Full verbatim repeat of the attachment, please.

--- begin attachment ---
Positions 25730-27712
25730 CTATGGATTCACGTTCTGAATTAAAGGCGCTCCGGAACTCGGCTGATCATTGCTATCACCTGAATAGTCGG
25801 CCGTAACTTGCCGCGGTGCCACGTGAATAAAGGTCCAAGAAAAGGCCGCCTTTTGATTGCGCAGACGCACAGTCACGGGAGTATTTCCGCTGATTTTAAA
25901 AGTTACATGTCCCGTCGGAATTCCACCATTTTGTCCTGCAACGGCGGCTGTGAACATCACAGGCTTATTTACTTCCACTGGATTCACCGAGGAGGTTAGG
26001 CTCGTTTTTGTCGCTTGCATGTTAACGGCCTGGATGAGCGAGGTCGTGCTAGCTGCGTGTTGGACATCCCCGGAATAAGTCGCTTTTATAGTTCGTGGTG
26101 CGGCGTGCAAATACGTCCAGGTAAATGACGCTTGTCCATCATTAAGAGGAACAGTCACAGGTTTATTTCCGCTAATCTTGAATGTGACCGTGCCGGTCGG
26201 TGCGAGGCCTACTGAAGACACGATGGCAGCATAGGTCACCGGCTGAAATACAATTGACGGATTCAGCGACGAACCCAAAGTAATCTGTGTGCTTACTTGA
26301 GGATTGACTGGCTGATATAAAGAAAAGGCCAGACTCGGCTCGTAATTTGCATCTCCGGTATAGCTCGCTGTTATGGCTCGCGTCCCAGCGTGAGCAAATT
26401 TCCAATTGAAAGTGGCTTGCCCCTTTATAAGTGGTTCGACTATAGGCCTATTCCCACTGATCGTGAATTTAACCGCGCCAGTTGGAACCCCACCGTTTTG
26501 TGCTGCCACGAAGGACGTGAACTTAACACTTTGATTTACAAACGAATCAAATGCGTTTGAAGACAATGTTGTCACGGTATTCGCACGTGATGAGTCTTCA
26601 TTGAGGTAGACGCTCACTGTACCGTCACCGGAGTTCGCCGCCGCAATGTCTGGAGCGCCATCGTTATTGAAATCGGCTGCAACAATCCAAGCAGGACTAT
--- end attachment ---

Positions 25730-27712
25730 CTATGGATTCACGTTCTGAATTAAAGGCGCTCCGGAACTCGGCTGATCATTGCTATCACCTGAATAGTCGG
25801 CCGTAACTTGCCGCGGTGCCACGTGAATAAAGGTCCAAGAAAAGGCCGCCTTTTGATTGCGCAGACGCACAGTCACGGGAGTATTTCCGCTGATTTTAAA
25901 AGTTACATGTCCCGTCGGAATTCCACCATTTTGTCCTGCAACGGCGGCTGTGAACATCACAGGCTTATTTACTTCCACTGGATTCACCGAGGAGGTTAGG
26001 CTCGTTTTTGTCGCTTGCATGTTAACGGCCTGGATGAGCGAGGTCGTGCTAGCTGCGTGTTGGACATCCCCGGAATAAGTCGCTTTTATAGTTCGTGGTG
26101 CGGCGTGCAAATACGTCCAGGTAAATGACGCTTGTCCATCATTAAGAGGAACAGTCACAGGTTTATTTCCGCTAATCTTGAATGTGACCGTGCCGGTCGG
26201 TGCGAGGCCTACTGAAGACACGATGGCAGCATAGGTCACCGGCTGAAATACAATTGACGGATTCAGCGACGAACCCAAAGTAATCTGTGTGCTTACTTGA
26301 GGATTGACTGGCTGATATAAAGAAAAGGCCAGACTCGGCTCGTAATTTGCATCTCCGGTATAGCTCGCTGTTATGGCTCGCGTCCCAGCGTGAGCAAATT
26401 TCCAATTGAAAGTGGCTTGCCCCTTTATAAGTGGTTCGACTATAGGCCTATTCCCACTGATCGTGAATTTAACCGCGCCAGTTGGAACCCCACCGTTTTG
26501 TGCTGCCACGAAGGACGTGAACTTAACACTTTGATTTACAAACGAATCAAATGCGTTTGAAGACAATGTTGTCACGGTATTCGCACGTGATGAGTCTTCA
26601 TTGAGGTAGACGCTCACTGTACCGTCACCGGAGTTCGCCGCCGCAATGTCTGGAGCGCCATCGTTATTGAAATCGGCTGCAACAATCCAAGCAGGACTAT